THE HOLLARS – Everything’s Going to be Okay

SONY-HLOS-01_27x40_062416.inddThe Hollars is a film that has been unfortunately glossed over by many critics and (judging by the box office numbers) audiences – including myself, until recently. I wasn’t planning on seeing this movie, and had little to no expectations going in. However, my wife adores both Anna Kendrick and John Krasinski, and since I adore my wife, I agreed to see it…and I’m glad I did.

John Krasinski not only stars but also directs, and proves himself to be just as capable a director as he is an actor. I enjoyed his work on The Office, and he has taken his comedic chops to the next level. Not only is the comedy good, but the emotion feels real between characters and in quiet moments, courtesy of a strong ensemble cast.

This is a touching and funny movie that gives a very real look at modern family dynamics. The Hollar family brought up a lot of issues that many families go through: guilt, resentment, regret. But the film touches on how, despite all this, families stick together and support one another. It’s also a reflection on how everyone looks to their closest relationships for assurance about life.


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Reviewing Batman: The Killing Joke prompted a little nostalgic look back at where I fell in love with Warner Bros. Animation and its take on the Dark Knight – Batman: The Animated Series. I watched some of my favorite episodes again, and the magic is still there. For people my age, this will forever be the definitive version of Batman.

Originally premiering in 1992, Batman: The Animated Series broke the mold on supposed “children’s programming.” Supervising Producer and series stylist Bruce Timm and his crew created a show that was more layered than anything seen before then. They were bolstered by the unbelievable success of Tim Burton’s first Batman film three years earlier, and sought to elevate the material to a more mature place, just as Burton had done.

The art is gorgeous – from the animation to the backgrounds. It has a timelessness that never goes out of style. There’s a blend of the old world in the streamlined art deco design and black-and-white televisions, and the new world with supercomputers and awesome vehicles. Even the episode title cards were absolutely beautiful; a prime example of minimalist design, yet it brilliantly conveys the story to follow.

The voice acting is so good. Kevin Conroy and Mark Hamill were perfect as the voices Batman and the Joker, respectively. They are still, in my mind, the quintessential interpretations of these characters.

The stories told were powerful. Bruce Timm said that his approach was to treat these 22-minute stories like mini-movies, with quality storytelling and clear character motivations. Episodes touch on heavy themes of good and evil, fighting the good fight, revenge, grief and guilt in a way that is understandable to children, but still very engaging for adults. In fact, the series was so good that it was actually presented in primetime in addition to its weekday afternoon time slot!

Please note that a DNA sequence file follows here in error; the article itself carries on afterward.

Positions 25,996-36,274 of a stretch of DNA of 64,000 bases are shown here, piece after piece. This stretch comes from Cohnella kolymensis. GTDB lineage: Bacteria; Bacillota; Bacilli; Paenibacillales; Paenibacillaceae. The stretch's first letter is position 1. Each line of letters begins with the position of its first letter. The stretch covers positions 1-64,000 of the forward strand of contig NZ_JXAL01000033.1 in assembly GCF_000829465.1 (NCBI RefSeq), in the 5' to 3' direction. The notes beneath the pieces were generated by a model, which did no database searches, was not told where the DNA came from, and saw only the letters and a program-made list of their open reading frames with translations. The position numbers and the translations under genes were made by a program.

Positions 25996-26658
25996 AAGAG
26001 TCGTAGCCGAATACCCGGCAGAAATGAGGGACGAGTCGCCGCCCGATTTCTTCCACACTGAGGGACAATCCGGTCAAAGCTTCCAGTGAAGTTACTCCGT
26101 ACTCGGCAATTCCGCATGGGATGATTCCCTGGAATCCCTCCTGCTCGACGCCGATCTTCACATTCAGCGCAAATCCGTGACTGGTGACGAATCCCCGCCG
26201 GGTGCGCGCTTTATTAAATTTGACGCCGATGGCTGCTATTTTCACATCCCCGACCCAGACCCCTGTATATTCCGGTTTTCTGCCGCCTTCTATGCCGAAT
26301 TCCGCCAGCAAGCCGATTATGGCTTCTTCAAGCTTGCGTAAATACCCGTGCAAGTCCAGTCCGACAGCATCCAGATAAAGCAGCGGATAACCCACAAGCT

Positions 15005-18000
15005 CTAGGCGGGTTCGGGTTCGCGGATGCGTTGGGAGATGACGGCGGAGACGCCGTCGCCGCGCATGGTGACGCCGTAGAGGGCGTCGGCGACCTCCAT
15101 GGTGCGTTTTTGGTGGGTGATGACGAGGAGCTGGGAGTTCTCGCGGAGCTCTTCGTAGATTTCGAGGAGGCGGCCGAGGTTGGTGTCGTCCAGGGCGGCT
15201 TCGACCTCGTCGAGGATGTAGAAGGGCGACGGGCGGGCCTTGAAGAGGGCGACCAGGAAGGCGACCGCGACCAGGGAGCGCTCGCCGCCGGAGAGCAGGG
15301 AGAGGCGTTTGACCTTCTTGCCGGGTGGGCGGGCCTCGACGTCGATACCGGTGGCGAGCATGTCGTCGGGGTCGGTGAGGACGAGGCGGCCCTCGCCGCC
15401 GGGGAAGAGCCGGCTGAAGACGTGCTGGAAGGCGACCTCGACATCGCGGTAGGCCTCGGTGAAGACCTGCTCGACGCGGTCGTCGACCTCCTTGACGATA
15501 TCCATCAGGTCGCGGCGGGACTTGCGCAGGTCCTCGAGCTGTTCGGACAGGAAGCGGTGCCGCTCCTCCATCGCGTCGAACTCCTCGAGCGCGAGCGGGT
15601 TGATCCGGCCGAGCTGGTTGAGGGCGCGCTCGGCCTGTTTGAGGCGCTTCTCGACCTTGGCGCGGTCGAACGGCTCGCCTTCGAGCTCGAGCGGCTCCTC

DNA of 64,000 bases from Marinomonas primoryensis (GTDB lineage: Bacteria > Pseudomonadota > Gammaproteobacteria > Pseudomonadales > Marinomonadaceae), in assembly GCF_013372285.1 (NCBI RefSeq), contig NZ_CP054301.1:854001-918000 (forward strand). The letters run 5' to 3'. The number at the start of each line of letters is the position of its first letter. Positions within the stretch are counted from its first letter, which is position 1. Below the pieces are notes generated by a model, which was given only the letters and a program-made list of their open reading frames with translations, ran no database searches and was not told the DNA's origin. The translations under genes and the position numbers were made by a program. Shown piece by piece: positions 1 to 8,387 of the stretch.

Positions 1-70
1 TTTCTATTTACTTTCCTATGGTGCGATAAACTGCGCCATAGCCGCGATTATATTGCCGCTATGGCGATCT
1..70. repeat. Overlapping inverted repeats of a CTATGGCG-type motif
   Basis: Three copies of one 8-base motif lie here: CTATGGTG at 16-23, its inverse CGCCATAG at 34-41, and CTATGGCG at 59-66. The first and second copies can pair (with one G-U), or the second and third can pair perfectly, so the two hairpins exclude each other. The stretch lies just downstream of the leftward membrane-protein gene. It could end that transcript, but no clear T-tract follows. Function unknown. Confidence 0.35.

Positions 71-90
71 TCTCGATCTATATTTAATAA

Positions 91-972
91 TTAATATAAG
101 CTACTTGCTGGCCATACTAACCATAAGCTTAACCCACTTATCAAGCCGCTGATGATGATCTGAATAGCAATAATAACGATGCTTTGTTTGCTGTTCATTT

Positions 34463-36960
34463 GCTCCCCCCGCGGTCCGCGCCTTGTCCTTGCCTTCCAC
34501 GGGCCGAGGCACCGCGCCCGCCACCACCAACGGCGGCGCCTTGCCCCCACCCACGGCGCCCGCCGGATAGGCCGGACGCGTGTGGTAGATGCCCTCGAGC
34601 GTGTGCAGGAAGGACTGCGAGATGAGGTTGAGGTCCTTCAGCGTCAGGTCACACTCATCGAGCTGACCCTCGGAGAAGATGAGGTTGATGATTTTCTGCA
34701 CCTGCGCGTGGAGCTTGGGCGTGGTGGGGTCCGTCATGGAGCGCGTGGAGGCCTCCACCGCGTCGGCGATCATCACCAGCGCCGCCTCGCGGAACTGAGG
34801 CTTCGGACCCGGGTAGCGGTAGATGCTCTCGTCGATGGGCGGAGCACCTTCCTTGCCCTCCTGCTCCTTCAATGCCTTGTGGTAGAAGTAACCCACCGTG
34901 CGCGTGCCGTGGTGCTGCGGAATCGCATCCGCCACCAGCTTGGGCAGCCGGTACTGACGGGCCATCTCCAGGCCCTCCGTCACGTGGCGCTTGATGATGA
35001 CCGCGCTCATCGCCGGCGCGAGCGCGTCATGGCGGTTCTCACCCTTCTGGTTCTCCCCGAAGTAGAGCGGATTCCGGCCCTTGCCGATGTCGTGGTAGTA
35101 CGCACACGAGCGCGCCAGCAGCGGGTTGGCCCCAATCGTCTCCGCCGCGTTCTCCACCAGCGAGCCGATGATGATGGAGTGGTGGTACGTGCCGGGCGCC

My re-viewing of some episodes made me really think about making a top 10 list. However, this task was very difficult, as there is something in virtually every episode I enjoy. But after some thinking, I believe I’ve narrowed it down.

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BATMAN: THE KILLING JOKE – “One Bad Day,” One Peculiar Adaptation

Killing Joke PosterThere are very few comic books that had a more profound influence on my pop culture consumption than The Killing Joke. Before I read this book, superheroes were fun and awesome, but I didn’t see them as full, well-rounded characters. The Killing Joke really made me “grow up” in comics. I understood what really good storytelling was all about. My heroes now had feelings and flaws, and actually had introspective thoughts.

The Killing Joke has also influenced modern interpretations of both Batman and the Joker. Tim Burton cited it specifically as his favorite comic, and a direct influence on his first Batman film. Christopher Nolan’s The Dark Knight also contains many thematic allusions to this seminal work. And there is a reason for all this: The Killing Joke is simply a masterpiece of storytelling. Writer Alan Moore thrusted these two iconic enemies into a whole new world of understanding, giving them added dimension and pathos.

When I first found out that The Killing Joke was being adapted to animation, I was very excited. Then I learned that the lead characters’ original voices from Batman: The Animated Series, Kevin Conroy and Mark Hamill, would be voicing Batman and the Joker, respectfully, and I was super-excited!

This adaptation, which was released directly on Blu-ray and DVD in August, lives up to its the hype…when it’s actually adapting the source material. However, it also suffers from these same creative people over-thinking their product and adding to the narrative where it really needs nothing else to be sufficient and wonderful.

As a story, what makes The Killing Joke compelling is its thematic subtext. While there is definitely a lot going on, its biggest push is if we truly believe what we believe when we have “one bad day.”


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